Advertising for a Better World

Advertising is a visible face of business and as such, often takes a fair amount of heat– sometimes deservedly, sometimes not. We are at the heart of every argument against consumerism, questionable corporate practices, etc. And there is some truth to the criticisms that arise. But it’s worth noting that as an industry, we have the capacity to change the world in very meaningful ways and have, in fact, done so on more than one occasion. In fact, we are doing it more and more often with remarkable success.

There’s nothing necessarily new in this. The shift began in the 1960s in the form of a largely forgotten ad man by the name of Howard Gossage. His agency was in San Francisco. He worked for commercial clients but soon got bored and turned his attention to social issues and causes.

Agencies have always done work for charities and nonprofit groups, but this was the first time anyone had used the power of advertising for social and environmental good. He prevented the power companies from flooding the Grand Canyon, casually named a young environmental group “Friends of the Earth” and planned the Summer of Love from his agency. And the result was to redefine much of how we in the industry view our mission.

Recently, a story ran on 60 Minutes about the role advertising had in bringing a long and brutal conflict to an end. For decades, the Colombian government was fighting the guerrilla organization known as FARC. It was an unending cycle of violence and every strategy had ultimately come up short. As a last resort, the government went to advertising executive Jose Miguel Sokoloff. The idea was to use advertising, not bullets, to convince the FARC to demilitarize. The campaign and strategy was to focus on reconciliation and bringing FARC members back home. The result was that the majority of the FARC demilitarized, peace talks were arranged, and Colombia began to see the social and economic benefits.

Screen Shot 2017-01-17 at 10.31.26 AM.pngIn another outstanding campaign, TBWA launched an outdoor campaign in Finland for the Helsinki Police over the Christmas holidays that had a hyper-local, reactive element to it. When a domestic violence call into 911 (112 in Helsinki), the agency immediately put up anti-violence PSA posters on the 15 outdoor placements nearest to the home that made the call. The creative itself is also innovative. It shows a kitchen scene, which during the daytime looks normal, but after dark, a background lights switches on to reveal the signs of domestic violence.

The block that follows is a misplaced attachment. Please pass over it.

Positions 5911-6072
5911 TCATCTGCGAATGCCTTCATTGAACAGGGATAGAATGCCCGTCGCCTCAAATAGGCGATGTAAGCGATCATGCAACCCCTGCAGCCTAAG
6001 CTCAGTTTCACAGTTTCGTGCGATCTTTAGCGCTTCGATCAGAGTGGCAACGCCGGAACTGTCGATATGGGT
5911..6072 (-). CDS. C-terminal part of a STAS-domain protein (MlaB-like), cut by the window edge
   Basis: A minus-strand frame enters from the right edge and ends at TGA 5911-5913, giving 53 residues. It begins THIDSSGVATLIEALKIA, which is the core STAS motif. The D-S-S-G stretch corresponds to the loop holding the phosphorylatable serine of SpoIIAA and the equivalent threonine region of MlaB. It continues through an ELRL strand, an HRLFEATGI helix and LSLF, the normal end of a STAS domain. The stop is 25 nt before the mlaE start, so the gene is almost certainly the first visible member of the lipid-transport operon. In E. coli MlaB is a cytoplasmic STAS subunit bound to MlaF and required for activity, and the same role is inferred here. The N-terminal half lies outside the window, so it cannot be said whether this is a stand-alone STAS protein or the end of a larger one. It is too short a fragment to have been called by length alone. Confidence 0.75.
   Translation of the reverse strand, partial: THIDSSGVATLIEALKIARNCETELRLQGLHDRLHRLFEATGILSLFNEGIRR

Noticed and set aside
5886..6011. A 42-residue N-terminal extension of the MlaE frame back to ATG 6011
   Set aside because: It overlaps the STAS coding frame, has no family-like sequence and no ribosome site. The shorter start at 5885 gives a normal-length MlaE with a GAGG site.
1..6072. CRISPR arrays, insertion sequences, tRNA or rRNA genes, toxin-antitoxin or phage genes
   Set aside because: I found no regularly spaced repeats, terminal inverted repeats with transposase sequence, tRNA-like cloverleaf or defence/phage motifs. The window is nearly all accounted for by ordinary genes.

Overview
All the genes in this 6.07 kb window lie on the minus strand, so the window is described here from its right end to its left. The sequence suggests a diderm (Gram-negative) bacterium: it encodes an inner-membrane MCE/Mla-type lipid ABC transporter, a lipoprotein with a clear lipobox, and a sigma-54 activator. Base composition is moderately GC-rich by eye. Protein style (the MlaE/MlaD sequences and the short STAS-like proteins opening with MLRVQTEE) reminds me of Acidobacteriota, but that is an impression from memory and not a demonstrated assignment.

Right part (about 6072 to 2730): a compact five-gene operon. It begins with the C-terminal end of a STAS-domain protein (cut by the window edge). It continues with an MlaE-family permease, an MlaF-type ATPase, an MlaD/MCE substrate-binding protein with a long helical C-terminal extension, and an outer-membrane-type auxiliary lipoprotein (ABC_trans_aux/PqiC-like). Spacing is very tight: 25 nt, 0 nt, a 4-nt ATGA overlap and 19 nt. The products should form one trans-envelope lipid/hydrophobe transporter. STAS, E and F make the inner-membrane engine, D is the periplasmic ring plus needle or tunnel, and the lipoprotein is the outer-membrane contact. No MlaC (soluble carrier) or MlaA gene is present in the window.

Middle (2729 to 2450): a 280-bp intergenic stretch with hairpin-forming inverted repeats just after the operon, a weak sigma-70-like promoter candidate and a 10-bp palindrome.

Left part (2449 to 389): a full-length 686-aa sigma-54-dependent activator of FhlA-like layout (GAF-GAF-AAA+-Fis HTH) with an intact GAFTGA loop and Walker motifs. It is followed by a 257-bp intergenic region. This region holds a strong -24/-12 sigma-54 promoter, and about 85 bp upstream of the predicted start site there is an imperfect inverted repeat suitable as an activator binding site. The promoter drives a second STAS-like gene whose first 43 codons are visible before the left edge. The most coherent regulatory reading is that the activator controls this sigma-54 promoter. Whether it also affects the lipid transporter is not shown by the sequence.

Closer to home, Luckie & Co. worked with its partners to help make bring civil rights experience to life, particularly for younger generations. Screen Shot 2017-01-17 at 9.43.43 AM.pngIt’s hard to find a place that holds the civil rights struggle closer to its heart than Alabama. The state has made it a mission to turn a complicated, often painful history into a learning experience that does more than present the facts – it means to bring the story to life in an interactive, deeply resonant way. Luckie worked across multiple channels to tell a very human story that has drawn accolades and visitors from around the world.

The question is: how do we ensure we do this sort of thing more often? How do we become positive agents of change regularly rather than sporadically? I think the answer boils down to several key principles. Be strategic, be bold, and be determined. First, it’s not enough to get attention, you have to have a plan that will work over time, across multiple channels. You have to know every nuance of story being told and the audience that will receive it. Without a strategic plan, tactics will have no grounding and won’t produce meaningful change. Second, being bold means being will to disrupt, sometimes shock, and always have a clear point of view. This can be difficult with some clients because their need is to mitigate risk. Being bold is frightening. But without taking a strong stand, the message is easily lost in the sea of messaging we experience every day. Furthermore, change means confronting difficult issues, something people readily shy away from if given the chance. Unless your campaign, platform, etc. makes people stop and reflect, it simply won’t work. Finally, being determined means not wavering in the face of opposition, whether internal or external. That’s easier said than done in many case, but in order for your plan to have real impact, it will have to be “sold” again and again. Being strategic and being bold is threatening, which means clients will often shoot for the lowest common denominator. And to be fair, it’s a normal reaction. So, be prepared to defend your position again and again until you start to see results. Until you see the world change.

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